Vivek Ramaswamy has become central to the GOP primary. In a race that was supposed to be between former President Donald Trump and Florida Governor Ron DeSantis, Trump has blown past the rest of the field, leaving a second tier of marginally viable candidates that includes DeSantis, and surprisingly, Ramaswamy.
Ramaswamy is a 38-year-old biotech entrepreneur out of Yale Law. Notably, Ramaswamy is the first millennial GOP presidential candidate. He’s running a campaign that appeals to Trump’s populist base – and stirring up controversy in the process, with his sharp and frequent critiques of US intervention in Ukraine, woke culture, etc.
Ramaswamy’s surprising rise in the polls, in which he has pulled into third place, nearly even with DeSantis, has earned Ramaswamy the attention of the press – as this morning’s coverage indicates.
“In a heated interview, the Republican presidential candidate Vivek Ramaswamy four times refused to answer the MSNBC host Mehdi Hasan when asked to explain his own words: that Donald Trump’s ‘abhorrent’ behaviour made him a “danger to democracy,’” The Guardian reported.
You know you’re suddenly relevant when your interview responses are news in and of themselves.
Ramaswamy on MSNBC
Hasan asked Ramaswamy some difficult questions. Here’s the MSNBC beginning of his interview with the GOP candidate: “You and I both grew up as kids of Indian immigrants who love to debate, super confident, perhaps overconfident in our views. But here’s the difference. I kind of know my limits…what have you done that even qualifies you to be president of the United States.”
Ramaswamy said that his business career and his experience as “an outsider who deeply understands the law and constitution in this country” qualified him to be the most consequential head of state on Earth. (I disagree.)
Hasan pressed Ramaswamy about his business career, asking about an Alzheimer’s drug that Ramaswamy offered, which failed clinical trials after Ramaswamy had sold shares. Hasan called the incident “a classic pump-and-dump scheme.” Ramaswamy insisted that he had done nothing wrong.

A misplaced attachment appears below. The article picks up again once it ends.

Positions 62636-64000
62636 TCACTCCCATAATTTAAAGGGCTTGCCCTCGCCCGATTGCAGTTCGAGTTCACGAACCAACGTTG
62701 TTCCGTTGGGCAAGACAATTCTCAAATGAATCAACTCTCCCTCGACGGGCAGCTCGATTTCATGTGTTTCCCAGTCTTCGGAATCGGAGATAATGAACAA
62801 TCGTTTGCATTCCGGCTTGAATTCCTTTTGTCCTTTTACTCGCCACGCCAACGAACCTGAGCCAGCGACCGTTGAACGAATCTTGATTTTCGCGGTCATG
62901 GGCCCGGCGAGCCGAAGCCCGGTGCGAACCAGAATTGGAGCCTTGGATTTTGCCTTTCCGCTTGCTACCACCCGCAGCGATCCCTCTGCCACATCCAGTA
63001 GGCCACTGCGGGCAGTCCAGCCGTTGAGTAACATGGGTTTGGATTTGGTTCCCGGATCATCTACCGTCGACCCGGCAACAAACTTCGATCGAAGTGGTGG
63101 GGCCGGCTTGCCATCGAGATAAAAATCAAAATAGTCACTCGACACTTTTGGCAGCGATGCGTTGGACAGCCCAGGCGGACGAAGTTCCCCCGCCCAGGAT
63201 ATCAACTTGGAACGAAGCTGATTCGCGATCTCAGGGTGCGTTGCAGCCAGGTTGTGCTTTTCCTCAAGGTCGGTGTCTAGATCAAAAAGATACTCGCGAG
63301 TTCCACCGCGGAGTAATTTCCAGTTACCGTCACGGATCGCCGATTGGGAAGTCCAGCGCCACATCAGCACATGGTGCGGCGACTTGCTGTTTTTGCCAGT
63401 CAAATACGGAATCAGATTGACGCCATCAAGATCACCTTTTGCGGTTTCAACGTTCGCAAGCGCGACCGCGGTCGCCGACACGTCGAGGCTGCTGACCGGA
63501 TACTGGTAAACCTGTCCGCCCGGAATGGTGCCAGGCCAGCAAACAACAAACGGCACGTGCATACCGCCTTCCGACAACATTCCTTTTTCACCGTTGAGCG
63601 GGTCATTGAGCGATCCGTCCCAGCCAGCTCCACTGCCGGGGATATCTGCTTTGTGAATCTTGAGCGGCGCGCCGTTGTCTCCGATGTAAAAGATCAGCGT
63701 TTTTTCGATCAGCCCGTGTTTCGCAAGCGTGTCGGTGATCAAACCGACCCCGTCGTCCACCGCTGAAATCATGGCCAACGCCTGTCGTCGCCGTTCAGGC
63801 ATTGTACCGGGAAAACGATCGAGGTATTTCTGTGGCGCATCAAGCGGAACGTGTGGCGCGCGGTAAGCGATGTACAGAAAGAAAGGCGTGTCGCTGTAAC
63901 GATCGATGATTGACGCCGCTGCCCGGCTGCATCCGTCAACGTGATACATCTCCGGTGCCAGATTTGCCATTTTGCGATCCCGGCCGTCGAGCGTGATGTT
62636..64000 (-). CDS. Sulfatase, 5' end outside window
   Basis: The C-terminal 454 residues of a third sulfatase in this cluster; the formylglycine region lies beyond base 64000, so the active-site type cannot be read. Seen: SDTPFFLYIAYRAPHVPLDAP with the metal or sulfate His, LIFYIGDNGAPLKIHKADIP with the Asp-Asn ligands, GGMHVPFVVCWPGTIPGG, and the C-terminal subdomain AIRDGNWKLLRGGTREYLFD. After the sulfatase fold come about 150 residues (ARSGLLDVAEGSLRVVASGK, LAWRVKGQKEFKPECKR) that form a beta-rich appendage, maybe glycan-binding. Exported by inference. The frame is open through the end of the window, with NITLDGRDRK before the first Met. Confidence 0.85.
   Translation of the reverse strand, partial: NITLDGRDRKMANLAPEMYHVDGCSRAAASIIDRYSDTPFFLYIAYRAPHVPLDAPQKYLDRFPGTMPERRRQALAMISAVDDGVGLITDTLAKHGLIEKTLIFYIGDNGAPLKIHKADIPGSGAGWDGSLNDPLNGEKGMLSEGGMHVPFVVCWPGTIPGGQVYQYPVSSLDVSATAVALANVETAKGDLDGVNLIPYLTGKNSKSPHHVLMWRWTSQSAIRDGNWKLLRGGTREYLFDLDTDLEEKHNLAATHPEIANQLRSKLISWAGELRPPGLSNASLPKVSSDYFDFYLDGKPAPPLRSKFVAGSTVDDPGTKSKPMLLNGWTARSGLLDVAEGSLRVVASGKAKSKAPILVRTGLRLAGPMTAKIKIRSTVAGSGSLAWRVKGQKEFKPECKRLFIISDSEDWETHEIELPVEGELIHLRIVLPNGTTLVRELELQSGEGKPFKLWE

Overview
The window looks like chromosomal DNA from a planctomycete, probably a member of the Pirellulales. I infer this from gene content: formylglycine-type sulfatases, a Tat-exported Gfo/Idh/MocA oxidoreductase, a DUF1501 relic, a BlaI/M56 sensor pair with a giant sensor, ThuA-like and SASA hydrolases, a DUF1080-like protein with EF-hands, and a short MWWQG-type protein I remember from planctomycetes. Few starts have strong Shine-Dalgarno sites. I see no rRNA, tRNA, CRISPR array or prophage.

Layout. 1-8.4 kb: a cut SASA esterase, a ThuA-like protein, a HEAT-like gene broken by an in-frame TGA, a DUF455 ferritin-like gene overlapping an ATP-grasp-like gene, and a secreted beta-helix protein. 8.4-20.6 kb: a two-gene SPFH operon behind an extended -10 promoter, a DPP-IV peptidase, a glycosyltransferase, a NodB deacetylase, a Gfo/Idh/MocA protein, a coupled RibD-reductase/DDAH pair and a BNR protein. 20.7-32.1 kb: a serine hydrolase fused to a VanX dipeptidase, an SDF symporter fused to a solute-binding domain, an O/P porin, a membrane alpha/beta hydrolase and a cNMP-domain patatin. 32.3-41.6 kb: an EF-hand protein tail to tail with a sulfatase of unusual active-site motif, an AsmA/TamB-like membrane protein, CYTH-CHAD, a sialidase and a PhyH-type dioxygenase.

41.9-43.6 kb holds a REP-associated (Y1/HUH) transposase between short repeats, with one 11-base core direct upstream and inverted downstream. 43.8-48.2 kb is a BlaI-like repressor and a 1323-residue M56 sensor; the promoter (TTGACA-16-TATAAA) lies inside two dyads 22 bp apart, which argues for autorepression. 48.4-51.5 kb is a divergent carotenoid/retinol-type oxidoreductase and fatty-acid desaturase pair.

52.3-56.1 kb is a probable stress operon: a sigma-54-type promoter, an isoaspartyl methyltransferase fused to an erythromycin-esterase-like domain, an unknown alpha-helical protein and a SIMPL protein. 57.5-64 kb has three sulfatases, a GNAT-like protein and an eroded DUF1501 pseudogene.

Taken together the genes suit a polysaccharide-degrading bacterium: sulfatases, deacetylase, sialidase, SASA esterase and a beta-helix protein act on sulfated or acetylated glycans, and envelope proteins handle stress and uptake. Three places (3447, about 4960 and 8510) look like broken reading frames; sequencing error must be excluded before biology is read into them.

Then, the conversation turned to the GOP frontrunner, Donald Trump. Now, Trump-allegiance has been a litmus test in the Republican Party for a long time – and continues to be so during the 2024 election cycle. Ramaswamy has almost sycophantically sided with Trump against Trump-holdouts like Chris Christie and Mike Pence. Which is why Hasan brought up a January 12th, 2021 tweet from Ramaswamy.
“What Trump did last week was wrong. Downright abhorrent. Plain and simple,” Ramaswamy tweeted. Obviously, Ramaswamy has changed his tune in the years since.
Hasan asked Ramaswamy about his Trump flip-flop. “Is Donald Trump, as you say now, the best president of the 21st century…Or is Trump, as you’ve said in the past, in your books, on Twitter, a ‘sore loser’, who is a danger to democracy’, and who did ‘downright abhorrent’ and egregious things on January 6’? Which one is he, Vivek?”
Ramaswamy answered that Trump was the best president of the 21st century. Ramaswamy added that he “would have made the same judgments that [Trump] has made every step of the way.”
Hasan didn’t let it go, asking three more times what Trump did that was abhorrent and dangerous to democracy. “I want you to answer my question, Vivek. Three times I’ve asked it. What did Trump do that was downright abhorrent? It’s a simple question. It’s your words, it’s onscreen, what did he do that was downright abhorrent?”
Ramaswamy sidestepped standard political fare, and it’s not a great look for Ramaswamy. But Ramaswamy isn’t campaigning to be president. He’s campaigning for a spot in Trump’s prospective future administration – and defending Trump on MSNBC is probably the best way to earn that spot.
Harrison Kass is the Senior Editor and opinion writer at 19FortyFive. An attorney, pilot, guitarist, and minor pro hockey player, Harrison joined the US Air Force as a Pilot Trainee but was medically discharged. Harrison holds a BA from Lake Forest College, a JD from the University of Oregon, and an MA from New York University. Harrison listens to Dokken.